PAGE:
“I think [the U.S. players] understood the moment,” American Coach Juergen Klinsmann said, “and that’s why they responded well after the first goal.”

Waves of attacks crashed into Guatemala’s brittle resistance. The go-ahead breach came on an attack launched by right back Steve Cherundolo’s long ball. Eddie Johnson met it in stride and crossed to Dempsey for the simple finish.

Later, Zusi crossed to Gomez, who touched a diagonal ball to Michael Bradley for a chip over goalkeeper Ricardo Jerez. Dempsey ensured it reached the destination, tapping in for his 30th international goal.

The Americans weren’t content. After absorbing Guatemala’s surge at the start of the second half, they generated three quality opportunities. But Johnson, a two-goal scorer at Antigua, suffered from faulty finishing, giving the Chapines a remote lifeline.

Howard recovered from an initial spill to clear a threat and the U.S. defense stood tall.

“We expected a very difficult qualifying campaign, and that is what it is,” Klinsmann said. “We didn’t necessarily want it to go down to the wire, but that’s how soccer works. When you give away a game [at Jamaica last month], you pay the price for a while. You need to correct it and the guys corrected it.”

SPAIN 1, FRANCE 1: In Madrid, Spain’s 24-game winning streak in qualifiers ended when Olivier Giroud scored in the fourth minute of second-half stoppage time, giving France the tie in qualifying for the 2014 World Cup.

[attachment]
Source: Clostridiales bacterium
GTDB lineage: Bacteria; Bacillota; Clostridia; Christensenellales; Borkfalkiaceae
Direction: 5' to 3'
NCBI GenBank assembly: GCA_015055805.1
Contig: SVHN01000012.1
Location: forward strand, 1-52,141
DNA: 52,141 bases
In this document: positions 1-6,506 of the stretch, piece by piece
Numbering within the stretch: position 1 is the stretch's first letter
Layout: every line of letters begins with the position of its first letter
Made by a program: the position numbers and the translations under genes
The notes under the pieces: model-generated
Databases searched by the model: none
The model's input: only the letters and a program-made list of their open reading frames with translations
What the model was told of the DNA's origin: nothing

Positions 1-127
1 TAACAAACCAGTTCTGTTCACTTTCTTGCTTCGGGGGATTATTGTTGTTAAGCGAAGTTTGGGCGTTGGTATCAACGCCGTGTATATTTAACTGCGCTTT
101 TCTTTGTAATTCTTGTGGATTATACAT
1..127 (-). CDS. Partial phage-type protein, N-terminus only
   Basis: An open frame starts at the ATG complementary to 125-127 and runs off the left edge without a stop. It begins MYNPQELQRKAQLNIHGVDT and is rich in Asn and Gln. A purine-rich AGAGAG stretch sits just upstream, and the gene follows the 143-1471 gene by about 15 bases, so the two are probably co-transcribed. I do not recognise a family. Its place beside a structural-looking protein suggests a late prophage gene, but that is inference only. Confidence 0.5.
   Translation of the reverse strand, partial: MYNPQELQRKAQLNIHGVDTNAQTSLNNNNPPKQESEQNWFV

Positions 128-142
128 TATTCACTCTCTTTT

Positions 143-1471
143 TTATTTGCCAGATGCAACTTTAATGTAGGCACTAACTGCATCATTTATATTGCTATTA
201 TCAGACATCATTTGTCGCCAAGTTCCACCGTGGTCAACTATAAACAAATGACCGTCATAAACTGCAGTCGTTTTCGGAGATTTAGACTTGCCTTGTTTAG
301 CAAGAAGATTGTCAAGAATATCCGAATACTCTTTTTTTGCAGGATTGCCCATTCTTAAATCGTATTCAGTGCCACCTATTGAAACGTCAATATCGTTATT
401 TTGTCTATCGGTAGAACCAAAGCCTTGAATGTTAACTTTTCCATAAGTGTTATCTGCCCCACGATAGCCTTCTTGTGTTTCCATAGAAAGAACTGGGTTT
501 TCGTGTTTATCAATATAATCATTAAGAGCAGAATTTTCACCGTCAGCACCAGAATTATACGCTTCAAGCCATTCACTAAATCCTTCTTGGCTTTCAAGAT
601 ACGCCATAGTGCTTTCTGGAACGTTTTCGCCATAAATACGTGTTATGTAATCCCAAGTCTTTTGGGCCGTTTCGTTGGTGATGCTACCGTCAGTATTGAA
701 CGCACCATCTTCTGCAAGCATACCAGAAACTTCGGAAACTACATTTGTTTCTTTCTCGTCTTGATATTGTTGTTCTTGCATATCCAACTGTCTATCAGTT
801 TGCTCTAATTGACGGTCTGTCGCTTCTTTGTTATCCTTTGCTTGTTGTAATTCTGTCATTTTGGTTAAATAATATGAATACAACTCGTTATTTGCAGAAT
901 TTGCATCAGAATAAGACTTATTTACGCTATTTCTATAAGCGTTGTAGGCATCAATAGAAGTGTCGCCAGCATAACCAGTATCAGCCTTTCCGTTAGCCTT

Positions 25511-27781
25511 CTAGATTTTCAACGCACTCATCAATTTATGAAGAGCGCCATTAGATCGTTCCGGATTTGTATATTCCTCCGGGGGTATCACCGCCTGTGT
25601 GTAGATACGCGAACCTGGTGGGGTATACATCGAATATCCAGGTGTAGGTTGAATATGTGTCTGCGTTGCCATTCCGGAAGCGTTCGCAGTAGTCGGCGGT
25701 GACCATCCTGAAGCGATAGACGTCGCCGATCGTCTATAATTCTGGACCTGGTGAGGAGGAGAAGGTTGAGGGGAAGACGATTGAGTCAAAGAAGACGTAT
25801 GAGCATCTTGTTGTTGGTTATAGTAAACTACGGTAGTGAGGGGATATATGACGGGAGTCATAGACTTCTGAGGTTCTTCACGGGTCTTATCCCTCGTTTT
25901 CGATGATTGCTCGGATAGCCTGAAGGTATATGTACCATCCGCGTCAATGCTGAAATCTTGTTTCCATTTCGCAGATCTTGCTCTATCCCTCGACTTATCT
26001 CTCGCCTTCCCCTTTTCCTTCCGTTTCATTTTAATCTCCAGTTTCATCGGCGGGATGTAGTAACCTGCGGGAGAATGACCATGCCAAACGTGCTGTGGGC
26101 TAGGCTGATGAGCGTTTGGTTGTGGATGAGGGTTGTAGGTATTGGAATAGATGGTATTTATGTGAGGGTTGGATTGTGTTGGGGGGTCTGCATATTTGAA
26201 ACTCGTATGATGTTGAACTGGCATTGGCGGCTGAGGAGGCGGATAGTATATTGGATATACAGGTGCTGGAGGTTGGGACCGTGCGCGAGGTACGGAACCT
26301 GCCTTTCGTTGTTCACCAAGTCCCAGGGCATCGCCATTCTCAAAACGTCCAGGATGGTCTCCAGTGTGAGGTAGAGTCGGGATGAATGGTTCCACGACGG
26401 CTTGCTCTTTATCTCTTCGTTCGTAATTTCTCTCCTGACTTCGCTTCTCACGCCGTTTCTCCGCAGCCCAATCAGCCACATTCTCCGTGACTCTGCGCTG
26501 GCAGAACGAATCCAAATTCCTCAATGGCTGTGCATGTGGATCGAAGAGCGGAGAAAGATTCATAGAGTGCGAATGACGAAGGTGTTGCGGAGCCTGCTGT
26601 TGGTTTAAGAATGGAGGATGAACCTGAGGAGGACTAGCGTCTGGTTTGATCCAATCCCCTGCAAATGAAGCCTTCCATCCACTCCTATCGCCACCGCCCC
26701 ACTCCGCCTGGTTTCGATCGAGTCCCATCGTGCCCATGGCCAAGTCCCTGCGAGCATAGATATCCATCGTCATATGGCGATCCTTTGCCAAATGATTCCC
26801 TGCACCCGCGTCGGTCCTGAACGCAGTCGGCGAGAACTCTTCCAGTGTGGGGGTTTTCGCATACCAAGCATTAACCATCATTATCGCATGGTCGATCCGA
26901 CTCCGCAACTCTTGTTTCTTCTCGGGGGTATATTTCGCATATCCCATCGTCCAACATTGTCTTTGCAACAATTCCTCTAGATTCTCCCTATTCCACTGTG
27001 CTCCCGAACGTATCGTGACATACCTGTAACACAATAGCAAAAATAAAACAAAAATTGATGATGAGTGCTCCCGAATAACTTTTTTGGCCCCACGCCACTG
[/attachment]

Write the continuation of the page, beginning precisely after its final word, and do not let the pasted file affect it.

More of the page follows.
Sergio Ramos scored on a 25th-minute header for Spain, the defending World and European champion. Cesc Fabregas failed to convert a 43rd-minute penalty kick at Madrid, and Giroud scored off a cross from Franck Ribery after second-half substitute Juanfran Torres turned the ball over in midfield. Spain is ahead of France on goal difference in Group I.

GERMANY 4, SWEDEN 4: Germany wasted a four-goal lead in a draw with Sweden in Berlin.

The hosts had surged ahead as Miroslav Klose scored in the eighth and 15th minutes, and Per Mertesacker (39th) and Mesut Oezil (55th) added goals.

Germany’s 13-game winning streak in qualifying ended as Sweden got goals from Zlatan Ibrahimovic in the 62nd minute, Mikael Lustig in the 64th, Johan Elmander in the 76th and Rasmus Elm in the third minute of stoppage time.

“I don’t know how to explain it,” Germany Coach Joachim Loew said, whose teams leads Sweden by three points in Group C. “Normally, we would not waste a four-goal lead.”

HONDURAS 8, CANADA 1: Canada dropped out of the top two in its group in North and Central America and the Caribbean with its loss to Honduras in San Pedro Sula. Honduras, which led 4-0 after 25 minutes, got three goals each from Jerry Bengston and Carlo Costly, and two from Mario Martinez. Honduras advanced from Group C along with Panama, which tied 1-1 at Cuba. . . .

It was also a frustrating night for Cristiano Ronaldo, whose 100th appearance for Portugal ended in a 1-1 tie at home against with Northern Ireland.

England’s qualifier against Poland was postponed until Wednesday because of heavy rain in Warsaw.